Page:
Hedge fund investors should focus on a few exceptional managers and keep allocations to just 1 or 2 per cent of a diversified portfolio, according to the former head of JP Morgan’s hedge fund seeding operations, Simon Lack.
Lack argues that investors should approach hedge funds in a different way to the typical strategies employed in other asset classes.
Attempting to build a diversified portfolio of hedge fund managers, Lack argues, is likely to result in investors achieving the average return of the industry.
His research reveals that since 1997 this average return is less than the return achieved by US Treasury Bills.
“It turns out that if you are going to be a hedge fund investor you have to be good at picking managers because the average return is less than Treasury Bills,” he says.
“So the first thing is, if you want to be in hedge funds don’t bother unless you think you can do better than average at picking managers.”
Investors typically diversify across an asset class to capture the average return of that asset class with less risk.
“Hedge fund investors should not want to diversify because they should want to get as far away from the average return as possible,” he says.
“You want to get the outliers, so the more managers you add the more likely you are to get the average return, and the more likely you are to find that it was a waste of time. For me the most plausible way to invest in hedge funds is to have one or two managers that you know inside and out.”
Hedge funds lack transparency
Lack’s book The Hedge Fund Mirage has caused a stir in the industry with its claim that on aggregate the industry has performed poorly, with the $2 trillion invested in hedge funds producing negligible excess returns for many investors.
Lack argues that because hedge funds lack the transparency of many other asset classes, investors essentially invest based on returns.
“Traditional investors in equity talk about the information ratio of the manager and the tracking error, and there are some fairly well-accepted statistical measures to measure the quality of the performance that active management is giving,” he says.
“None of those tools are available to hedge fund investors because there is no data; the only data they really have is the returns stream, and consequently they are the most utterly momentum-driven investors of any market.”
He argues this, combined with a strong mean-reversion tendency of hedge funds, means investors are likely on average to “buy high and sell low” when it comes to putting funds with a hedge fund manager.
His research finds that of the funds in the top 40 per cent of performers in any one year, only 7 per cent are able to stay in that category every year.
“There are definitely happy clients and there are definitely some good hedge funds; it is just that the aggregate story has not been a good one,” Lack says.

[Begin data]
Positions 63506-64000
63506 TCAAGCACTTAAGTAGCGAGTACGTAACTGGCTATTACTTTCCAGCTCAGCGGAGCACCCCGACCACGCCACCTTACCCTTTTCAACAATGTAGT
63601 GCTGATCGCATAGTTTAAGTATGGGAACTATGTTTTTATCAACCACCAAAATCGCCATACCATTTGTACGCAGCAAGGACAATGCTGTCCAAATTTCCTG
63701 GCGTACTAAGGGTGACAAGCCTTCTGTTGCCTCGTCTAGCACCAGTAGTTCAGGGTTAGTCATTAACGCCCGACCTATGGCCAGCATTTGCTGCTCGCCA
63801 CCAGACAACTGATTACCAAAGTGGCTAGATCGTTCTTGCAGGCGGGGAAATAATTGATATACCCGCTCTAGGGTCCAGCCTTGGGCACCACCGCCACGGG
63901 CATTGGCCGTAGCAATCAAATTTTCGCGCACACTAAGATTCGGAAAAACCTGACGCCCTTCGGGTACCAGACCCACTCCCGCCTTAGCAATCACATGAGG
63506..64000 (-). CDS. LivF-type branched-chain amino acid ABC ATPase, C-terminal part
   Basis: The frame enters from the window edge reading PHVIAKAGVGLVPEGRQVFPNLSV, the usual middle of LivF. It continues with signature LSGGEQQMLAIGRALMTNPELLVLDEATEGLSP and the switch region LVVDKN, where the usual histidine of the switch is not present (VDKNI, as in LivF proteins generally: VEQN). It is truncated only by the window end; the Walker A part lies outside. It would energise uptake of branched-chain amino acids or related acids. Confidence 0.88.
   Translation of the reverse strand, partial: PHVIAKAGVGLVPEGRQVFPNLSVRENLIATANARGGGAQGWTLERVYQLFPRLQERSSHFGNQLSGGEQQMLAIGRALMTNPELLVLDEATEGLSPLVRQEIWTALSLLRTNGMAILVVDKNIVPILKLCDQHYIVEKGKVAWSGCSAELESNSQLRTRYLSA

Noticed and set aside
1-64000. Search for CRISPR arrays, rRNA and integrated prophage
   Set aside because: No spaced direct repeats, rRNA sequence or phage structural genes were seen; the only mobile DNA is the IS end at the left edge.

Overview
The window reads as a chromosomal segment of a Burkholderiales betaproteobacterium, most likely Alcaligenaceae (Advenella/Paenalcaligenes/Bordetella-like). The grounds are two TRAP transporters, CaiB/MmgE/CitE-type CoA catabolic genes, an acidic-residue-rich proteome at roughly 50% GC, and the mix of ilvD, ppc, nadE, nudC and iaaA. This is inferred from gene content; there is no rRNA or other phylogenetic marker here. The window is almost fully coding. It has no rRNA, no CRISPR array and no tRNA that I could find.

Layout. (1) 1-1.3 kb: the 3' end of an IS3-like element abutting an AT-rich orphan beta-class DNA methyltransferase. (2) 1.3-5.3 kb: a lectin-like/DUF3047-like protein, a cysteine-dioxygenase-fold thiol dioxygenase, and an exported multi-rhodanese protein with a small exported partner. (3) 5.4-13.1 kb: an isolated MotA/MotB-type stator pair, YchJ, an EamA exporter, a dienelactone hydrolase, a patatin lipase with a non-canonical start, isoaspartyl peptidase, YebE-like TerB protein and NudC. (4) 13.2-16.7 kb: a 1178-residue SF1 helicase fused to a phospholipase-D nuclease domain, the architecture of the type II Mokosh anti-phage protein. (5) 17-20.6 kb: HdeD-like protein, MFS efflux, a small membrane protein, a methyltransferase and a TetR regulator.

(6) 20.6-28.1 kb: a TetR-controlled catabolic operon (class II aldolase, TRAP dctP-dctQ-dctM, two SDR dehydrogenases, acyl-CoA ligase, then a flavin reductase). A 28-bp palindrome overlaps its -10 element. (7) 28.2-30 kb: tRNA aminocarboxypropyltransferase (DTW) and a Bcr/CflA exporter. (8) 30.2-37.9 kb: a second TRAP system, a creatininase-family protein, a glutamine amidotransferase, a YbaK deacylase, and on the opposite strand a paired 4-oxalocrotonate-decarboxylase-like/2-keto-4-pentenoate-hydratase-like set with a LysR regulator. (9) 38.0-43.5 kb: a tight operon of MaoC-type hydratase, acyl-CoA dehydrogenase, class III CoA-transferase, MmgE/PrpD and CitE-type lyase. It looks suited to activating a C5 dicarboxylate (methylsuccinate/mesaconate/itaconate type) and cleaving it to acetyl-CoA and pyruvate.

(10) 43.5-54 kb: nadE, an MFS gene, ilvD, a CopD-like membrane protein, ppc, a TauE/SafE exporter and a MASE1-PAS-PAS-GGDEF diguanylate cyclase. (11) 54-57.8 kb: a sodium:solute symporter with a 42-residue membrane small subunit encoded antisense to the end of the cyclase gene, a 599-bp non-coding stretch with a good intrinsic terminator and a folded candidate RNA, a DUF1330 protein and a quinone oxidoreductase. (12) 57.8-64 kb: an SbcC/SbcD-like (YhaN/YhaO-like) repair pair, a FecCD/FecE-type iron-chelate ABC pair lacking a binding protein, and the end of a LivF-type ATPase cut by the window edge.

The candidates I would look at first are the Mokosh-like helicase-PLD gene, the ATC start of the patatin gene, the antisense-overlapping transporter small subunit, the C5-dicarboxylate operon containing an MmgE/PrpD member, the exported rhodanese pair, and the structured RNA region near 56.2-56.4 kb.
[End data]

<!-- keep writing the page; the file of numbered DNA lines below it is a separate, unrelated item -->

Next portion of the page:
Change of focus: asset-weighted returns
Lack, who now runs his own firm, SL Advisors LLC, says the industry has long reported returns in time-weighted terms.
This is typically expressed as the return on $1 invested since inception, rather than focusing on the asset-weighted return or the internal rate of return (IRR).
Lack argues that this measure takes into account the substantial body of work that shows that the smaller hedge funds typically outperform their bigger compatriots.
“The good returns all took place when the industry was small, and investors, amazingly, haven’t made an adjustment that small size is coincidence with good results.”
‘As the industry has got bigger the returns have got steadily worse and that is the big analytical error that has taken place in my opinion.”
The book borrows from the work of Emory University’s Ilia Dichev and Yale University’s Gwen Yu, who carried out extensive research on asset-weighted hedge fund returns, going back to 1980 and covering more than 11,000 hedge funds.
Their research finds that from 1990 to 2008 hedge funds generated negligible alpha, with an asset-weighted return of 6 per cent – only slightly above the risk-free rate of 5.6 per cent.
Lack crunches similar numbers, going back as far as 1998. He finds that, not only has the industry overall failed to achieve excess returns, but that the losses incurred over the financial crisis were a catastrophe no other asset class experienced.
“In 2008 the industry lost the previous 10 years of profit,” Lack says.
“Possibly it lost all the money it had ever made, because the money it had made before 1998 wasn’t that much in money terms because it wasn’t that big an industry. So, you can say, arguably, that in 2008 they wiped the whole lot out. As bad as 2008 was, you can’t say the same thing about stocks or bonds or other asset classes.”
In his analysis Lack compares hedge funds with the performance of a typical 60/40 equity/bond portfolio.
Using the returns information from the S&P 500 and the Dow Jones Corporate Bond Index, Lack finds that on aggregate the hedge fund industry would have under-performed this portfolio every year since 2002.
The hedge-fund story gets worse, according to Lack, when the industry’s notoriously high fees are taken into account.
Lack looks at the money hedge funds generated before fees from 1998 to 2010 and then deducts hedge fund fees and fund of fund fees from what he defines as the gross profits.
This is the return in excess of the return on Treasury Bills.
He finds that clients were left with 2 per cent of this remaining money, with fund of fund managers carving out 14 per cent of the remaining profits and hedge fund managers taking the remaining 84 per cent.
“Basically, the hedge fund industry between the managers and the fund of fund guys has taken 98 per cent of the profits and the clients have been left with 2 per cent,” Lack says.
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